Note: Where available, the PDF/Word icon below is provided to view the complete and fully formatted document
 Download Full Day's HansardDownload Full Day's Hansard    View Or Save XMLView/Save XML

Previous Fragment    Next Fragment
Wednesday, 11 July 1906

Mr POYNTON (Grey) .- I rise to support the principle embodied in the amendment. Conceal it as much as we may, this Bill is protection in disguise. We have heard Ministers and others, especially the honorable member for Melbourne Ports, speak of the " new protection " ; and I take it that the amendment of the honorable member for Angas is simply an endeavour to carry out that new protection - to protect the workers as well as the manufacturers. To show how necessary such an amendment is, I may point out that the chief mover and father of this Bill, Mr. McKay, when, some time ago, the Wages Board system was applied to Ballarat, removed his works from that city to Braybrook, in order that the number of his apprentices might not be limited, and that he might not be brought under the control of the Wages Board. I take it that if the amendment be embodied in the Bill, any attempt of that kind will deprive the manufacturer of the right to protection against dumping.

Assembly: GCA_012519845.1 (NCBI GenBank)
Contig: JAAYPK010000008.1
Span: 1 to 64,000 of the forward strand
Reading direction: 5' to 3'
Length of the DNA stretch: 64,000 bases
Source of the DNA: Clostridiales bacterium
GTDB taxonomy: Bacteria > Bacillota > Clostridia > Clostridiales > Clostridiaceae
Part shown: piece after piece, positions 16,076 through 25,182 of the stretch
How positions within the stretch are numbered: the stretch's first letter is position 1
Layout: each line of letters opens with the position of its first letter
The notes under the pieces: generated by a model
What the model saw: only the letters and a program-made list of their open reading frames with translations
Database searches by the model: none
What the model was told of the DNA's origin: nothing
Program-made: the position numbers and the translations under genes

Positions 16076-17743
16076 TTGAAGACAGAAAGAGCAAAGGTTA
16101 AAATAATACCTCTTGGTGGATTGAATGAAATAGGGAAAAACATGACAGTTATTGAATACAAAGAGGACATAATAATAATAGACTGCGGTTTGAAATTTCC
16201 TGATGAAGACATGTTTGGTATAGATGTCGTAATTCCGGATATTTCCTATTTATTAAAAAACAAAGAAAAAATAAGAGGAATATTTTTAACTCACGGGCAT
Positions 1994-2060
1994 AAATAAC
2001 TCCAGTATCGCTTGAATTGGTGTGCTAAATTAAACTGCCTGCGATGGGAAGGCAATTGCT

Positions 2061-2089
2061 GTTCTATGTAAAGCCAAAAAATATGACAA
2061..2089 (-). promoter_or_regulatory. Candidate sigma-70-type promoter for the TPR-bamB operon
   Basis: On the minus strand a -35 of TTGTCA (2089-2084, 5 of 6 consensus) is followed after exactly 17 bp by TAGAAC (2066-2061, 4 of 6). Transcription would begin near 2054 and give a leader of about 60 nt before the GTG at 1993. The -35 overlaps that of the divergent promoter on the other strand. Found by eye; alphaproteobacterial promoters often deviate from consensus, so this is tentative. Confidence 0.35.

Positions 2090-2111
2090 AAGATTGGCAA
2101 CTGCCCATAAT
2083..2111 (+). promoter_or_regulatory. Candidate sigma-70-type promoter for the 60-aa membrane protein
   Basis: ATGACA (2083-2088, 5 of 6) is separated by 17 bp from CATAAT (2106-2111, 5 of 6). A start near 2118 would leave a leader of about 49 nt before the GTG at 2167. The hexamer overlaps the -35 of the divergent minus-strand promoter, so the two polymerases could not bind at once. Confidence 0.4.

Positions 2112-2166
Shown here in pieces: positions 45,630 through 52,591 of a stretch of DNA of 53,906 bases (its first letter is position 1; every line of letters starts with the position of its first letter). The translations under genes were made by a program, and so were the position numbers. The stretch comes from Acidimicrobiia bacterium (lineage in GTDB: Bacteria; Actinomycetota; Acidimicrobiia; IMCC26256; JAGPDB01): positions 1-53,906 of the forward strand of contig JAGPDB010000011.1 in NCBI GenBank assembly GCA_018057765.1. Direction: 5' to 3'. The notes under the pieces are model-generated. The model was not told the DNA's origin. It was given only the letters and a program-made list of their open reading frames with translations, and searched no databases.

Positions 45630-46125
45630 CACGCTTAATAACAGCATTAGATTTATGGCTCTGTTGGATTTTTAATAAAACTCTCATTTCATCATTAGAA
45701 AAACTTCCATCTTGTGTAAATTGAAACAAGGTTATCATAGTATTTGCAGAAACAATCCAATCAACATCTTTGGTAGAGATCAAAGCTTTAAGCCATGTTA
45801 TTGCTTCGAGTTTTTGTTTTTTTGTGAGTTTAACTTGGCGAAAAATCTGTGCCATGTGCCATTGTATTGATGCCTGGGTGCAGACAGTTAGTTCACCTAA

Mr Frazer - Such a manufacturer would have to move into a city before he could get that protection.

Mr POYNTON - That does not follow ; because if a manufacturer paid the ruling rate of wages, and observed Wages Boards conditions, he would be entitled to the protection, whether within or without the jurisdiction of the Wages Board. However, the case of Mr. McKay is one in point, because he shut down his works in Ballarat so that his employes would not be able to obtain the wages to which the Wages Boards declared1 they were entitled.

Mr Mauger - That was not the cause of the removal.

Mr POYNTON - What I am stating is a fact. Is it not a fact that Mr. McKay did close his factory at Ballarat, and move beyond the jurisdiction of the Wages Board?

Mr Mauger - That was not in order to escape paying the wages fixed by the Board.

Mr POYNTON - But Mr. McKay did escape paying the wages fixed by the Board, though I believe he made the excuse that he had more apprentices than he was entitled to employ, and that he wanted them to complete their indentures.

Mr Hutchison - The question is whether Mr. McKay is observing Wages Boards conditions.

Mr Mauger - He is.

Mr POYNTON - I understand that Mr, McKay is observing Wages Boards conditions now, having received a broad hint to do so.

Mr Mauger - Mr. McKay did not get a hint, but was told straight that if he did not observe Wages Boards conditions we would not work for him.

Mr POYNTON - It was not until he was told that if he did not observe Wages Boards conditions he would not be protected against the dumping by the International Harvester Company, that he made the promise. Let us have some provision in the Bill to insure that all the protection shall not be given to the manufacturer.

Suggest corrections